Star Marine Inc was selected to provide the tow. They have a tug presence in the Port Townsend area and are willing to make the trip. I slept aboard the night of July 17th and they arrived at 06:30, and they were underway about 07:00 with the high tide at about 07:20.

Picking us up at Everett


Arriving at Port Townsend Bay



At about 12:30 I saw them out in the bay getting rigged for the last leg into the marina. We tied her up to the long dock at the entrance to the travelift.

The next morning at 08:30 we were scheduled for the haul out with the 300 ton travelift. Although she only weighs 44 ton, she was too long to be picked up by the 70 ton lift area. Also I didn't want the old girl being picked up only the 4 narrow straps. The 300 ton lift has 6 very wide straps. After a 20 minute fiasco with the Port of Port Townsend Director of Marine Facilities, Ken Radon, about not hauling this thing out at his marina, we got back on track and started the lift. She was moved to the cleaning pad and pressure sprayed off and then moved to the work area near the Port Townsend Shipwrights facility. She was blocked and we got a good look at the damage.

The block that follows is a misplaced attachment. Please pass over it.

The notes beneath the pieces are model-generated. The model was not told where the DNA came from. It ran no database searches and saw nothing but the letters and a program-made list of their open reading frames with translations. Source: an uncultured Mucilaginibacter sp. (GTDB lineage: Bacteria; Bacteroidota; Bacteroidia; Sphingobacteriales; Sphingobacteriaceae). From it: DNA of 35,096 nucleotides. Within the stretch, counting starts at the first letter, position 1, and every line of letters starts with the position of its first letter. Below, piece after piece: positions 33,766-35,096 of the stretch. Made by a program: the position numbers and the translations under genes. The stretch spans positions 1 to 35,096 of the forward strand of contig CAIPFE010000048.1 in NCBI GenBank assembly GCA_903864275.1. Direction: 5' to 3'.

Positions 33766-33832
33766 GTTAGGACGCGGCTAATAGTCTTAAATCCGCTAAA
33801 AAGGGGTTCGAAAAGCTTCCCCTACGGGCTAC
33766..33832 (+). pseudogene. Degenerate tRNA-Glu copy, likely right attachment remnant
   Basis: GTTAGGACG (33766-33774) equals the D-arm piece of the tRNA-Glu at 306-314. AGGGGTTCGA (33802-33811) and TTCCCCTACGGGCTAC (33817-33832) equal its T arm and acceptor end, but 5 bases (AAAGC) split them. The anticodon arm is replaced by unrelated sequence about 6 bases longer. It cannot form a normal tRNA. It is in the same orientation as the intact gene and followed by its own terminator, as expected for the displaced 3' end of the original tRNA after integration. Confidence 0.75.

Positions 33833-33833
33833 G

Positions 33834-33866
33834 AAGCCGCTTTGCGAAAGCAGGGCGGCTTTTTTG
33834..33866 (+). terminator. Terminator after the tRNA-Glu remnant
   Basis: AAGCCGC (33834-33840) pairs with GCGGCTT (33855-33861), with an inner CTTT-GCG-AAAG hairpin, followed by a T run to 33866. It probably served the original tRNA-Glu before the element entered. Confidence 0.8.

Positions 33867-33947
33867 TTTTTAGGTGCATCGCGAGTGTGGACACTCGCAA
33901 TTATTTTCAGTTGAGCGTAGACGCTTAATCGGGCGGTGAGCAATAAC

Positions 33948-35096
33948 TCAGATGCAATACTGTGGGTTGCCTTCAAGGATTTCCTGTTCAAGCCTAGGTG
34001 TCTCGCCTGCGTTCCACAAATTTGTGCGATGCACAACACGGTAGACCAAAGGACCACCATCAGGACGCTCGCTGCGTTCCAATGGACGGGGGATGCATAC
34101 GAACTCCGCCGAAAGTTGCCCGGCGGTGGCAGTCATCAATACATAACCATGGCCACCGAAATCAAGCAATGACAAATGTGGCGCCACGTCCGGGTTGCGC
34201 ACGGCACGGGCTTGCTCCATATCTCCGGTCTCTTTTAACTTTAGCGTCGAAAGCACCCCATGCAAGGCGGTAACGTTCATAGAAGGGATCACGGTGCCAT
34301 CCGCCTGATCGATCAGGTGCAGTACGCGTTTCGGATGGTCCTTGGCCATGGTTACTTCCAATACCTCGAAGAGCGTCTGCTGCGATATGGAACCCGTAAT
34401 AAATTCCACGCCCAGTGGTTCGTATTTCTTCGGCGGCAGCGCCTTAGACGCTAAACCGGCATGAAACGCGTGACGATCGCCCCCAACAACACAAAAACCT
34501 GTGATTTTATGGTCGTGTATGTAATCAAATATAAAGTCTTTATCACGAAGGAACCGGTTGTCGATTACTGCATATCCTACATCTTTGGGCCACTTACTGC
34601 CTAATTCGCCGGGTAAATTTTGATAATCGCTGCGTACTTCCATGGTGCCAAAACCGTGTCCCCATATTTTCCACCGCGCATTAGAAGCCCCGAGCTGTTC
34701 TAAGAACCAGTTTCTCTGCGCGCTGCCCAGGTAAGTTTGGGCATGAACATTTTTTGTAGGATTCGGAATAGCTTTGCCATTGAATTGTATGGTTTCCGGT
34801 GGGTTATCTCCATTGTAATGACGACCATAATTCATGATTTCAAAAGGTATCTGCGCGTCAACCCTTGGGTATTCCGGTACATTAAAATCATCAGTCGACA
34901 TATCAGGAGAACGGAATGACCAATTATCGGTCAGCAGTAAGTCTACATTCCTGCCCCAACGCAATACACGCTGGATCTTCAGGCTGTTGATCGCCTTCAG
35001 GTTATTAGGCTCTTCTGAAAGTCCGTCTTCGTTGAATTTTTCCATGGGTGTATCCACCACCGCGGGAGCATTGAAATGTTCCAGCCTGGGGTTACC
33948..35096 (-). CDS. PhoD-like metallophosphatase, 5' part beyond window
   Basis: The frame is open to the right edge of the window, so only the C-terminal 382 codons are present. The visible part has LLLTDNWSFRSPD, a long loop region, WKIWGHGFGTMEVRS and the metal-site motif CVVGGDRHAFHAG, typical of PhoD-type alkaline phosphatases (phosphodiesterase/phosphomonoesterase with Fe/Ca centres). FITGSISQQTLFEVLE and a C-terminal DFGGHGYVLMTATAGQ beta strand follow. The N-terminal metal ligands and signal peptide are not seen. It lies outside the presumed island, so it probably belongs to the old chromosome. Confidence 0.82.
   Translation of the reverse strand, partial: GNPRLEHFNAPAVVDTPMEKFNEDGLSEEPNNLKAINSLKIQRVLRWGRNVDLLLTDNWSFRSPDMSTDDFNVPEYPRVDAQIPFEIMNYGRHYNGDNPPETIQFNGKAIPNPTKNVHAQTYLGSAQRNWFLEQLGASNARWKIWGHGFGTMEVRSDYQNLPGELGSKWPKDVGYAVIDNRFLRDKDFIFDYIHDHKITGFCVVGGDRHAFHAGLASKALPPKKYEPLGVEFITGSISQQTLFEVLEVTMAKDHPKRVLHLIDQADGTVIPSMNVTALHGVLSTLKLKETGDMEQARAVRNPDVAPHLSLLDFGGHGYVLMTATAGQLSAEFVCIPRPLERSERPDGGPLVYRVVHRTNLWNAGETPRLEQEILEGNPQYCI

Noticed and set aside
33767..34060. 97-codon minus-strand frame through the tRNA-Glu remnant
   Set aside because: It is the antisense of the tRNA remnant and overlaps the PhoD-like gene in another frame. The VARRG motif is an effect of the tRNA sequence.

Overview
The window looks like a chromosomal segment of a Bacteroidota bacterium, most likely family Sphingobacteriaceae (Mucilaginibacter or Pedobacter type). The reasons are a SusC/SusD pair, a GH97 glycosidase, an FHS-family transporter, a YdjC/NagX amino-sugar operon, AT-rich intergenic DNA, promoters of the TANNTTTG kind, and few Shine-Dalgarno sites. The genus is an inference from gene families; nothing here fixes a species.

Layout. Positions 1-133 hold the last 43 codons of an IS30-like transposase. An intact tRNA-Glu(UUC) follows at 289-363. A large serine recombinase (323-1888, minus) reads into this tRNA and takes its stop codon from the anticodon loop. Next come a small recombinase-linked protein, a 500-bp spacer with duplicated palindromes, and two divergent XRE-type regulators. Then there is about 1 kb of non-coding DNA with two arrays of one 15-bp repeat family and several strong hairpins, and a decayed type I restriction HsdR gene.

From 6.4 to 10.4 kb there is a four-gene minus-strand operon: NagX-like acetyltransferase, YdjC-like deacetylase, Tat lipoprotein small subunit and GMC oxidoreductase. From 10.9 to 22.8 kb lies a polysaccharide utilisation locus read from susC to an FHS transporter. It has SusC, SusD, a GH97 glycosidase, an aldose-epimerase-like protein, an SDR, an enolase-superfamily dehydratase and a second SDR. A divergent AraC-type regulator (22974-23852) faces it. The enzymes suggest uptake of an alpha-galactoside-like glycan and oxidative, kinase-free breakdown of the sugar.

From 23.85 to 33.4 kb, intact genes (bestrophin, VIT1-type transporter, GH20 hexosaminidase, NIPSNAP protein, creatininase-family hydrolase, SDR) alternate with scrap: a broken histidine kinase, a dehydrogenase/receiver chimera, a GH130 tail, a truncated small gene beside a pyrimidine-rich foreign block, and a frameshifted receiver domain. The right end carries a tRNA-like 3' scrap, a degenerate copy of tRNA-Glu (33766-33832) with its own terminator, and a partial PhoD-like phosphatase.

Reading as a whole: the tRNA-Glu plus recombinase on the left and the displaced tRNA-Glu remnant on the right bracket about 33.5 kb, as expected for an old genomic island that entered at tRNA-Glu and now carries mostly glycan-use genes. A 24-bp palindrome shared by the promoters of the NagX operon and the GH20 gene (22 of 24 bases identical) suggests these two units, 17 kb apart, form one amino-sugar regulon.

Friday Morning (7-20), at 08:00 we met and looked it over in detail with the shipwrights. The initial assessment shows that the starboard prop is folded beyond repair and one blade on the port prop is dinged. The rudderpost did kick back and stuffed the plank out the back. That cracked a number of members around the rudder post internally. The starboard strut also was whacked and kicked inboard. that damaged the planking below the strut and cracked the supporting planks internally. The strut does have a crack at the front edge of the bearing, but that appears to be an older problem.

Wednesday morning (7-25) we will meet again with the shipwright that will be doing the work for his assessment of the project. More info then.

Wednesday 8-1 Teardown and Assessment
Saturday 8-4 New Ribs and Sisters being steam formed

Monday 8-6 Blocking to support starboard rudder post being constructed

During Week of 08-20 More ribs replaced around Stbd center strut.

Week of 08-27 New planks prepared and attached.
      Bungs cut on drill press  

The paint removal and new application team.
Hawaiian Chieftain        

10-31-07 After a number of delays we are headed back to the water.
11-03-07    Trip back to Everett
These photos below were taken by Tom Mateer, a friend of the 83527, at arrival..